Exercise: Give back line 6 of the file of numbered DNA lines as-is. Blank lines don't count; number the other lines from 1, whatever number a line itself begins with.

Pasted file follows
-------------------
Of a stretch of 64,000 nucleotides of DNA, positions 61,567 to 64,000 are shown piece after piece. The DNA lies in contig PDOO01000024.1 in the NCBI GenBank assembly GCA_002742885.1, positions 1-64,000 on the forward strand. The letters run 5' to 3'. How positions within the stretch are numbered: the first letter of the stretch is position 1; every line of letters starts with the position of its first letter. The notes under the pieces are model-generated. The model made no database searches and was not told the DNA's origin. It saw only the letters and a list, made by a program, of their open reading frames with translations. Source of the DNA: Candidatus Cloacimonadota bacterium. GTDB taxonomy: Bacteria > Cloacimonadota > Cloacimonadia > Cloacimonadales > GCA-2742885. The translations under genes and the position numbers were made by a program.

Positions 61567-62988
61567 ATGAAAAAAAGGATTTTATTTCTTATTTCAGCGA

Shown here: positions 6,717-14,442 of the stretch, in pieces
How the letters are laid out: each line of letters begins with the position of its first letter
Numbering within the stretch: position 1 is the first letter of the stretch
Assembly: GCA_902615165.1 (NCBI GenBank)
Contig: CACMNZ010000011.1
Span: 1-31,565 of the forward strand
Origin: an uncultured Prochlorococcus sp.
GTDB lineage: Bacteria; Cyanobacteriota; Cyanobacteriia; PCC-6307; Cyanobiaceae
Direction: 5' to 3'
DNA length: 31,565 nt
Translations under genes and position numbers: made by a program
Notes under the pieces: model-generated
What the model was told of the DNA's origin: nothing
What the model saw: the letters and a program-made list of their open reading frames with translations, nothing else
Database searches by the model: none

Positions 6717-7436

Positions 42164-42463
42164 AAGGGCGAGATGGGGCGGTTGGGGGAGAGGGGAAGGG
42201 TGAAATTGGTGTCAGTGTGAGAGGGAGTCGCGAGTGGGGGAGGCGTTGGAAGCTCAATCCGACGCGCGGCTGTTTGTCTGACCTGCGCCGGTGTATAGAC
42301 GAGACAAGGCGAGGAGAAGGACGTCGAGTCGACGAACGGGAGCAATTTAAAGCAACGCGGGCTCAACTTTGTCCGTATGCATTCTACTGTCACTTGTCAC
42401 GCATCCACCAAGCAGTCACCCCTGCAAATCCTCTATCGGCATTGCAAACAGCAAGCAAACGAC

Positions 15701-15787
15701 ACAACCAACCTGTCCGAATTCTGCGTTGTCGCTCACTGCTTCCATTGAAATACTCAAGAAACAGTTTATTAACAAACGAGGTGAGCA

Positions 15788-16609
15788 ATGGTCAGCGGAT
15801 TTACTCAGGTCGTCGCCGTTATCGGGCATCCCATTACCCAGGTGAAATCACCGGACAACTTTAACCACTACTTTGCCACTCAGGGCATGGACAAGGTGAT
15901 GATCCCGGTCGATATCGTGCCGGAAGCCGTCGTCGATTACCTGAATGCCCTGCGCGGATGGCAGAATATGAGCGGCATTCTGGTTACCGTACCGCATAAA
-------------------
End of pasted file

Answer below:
Numbering within the stretch: position 1 is the first letter of the stretch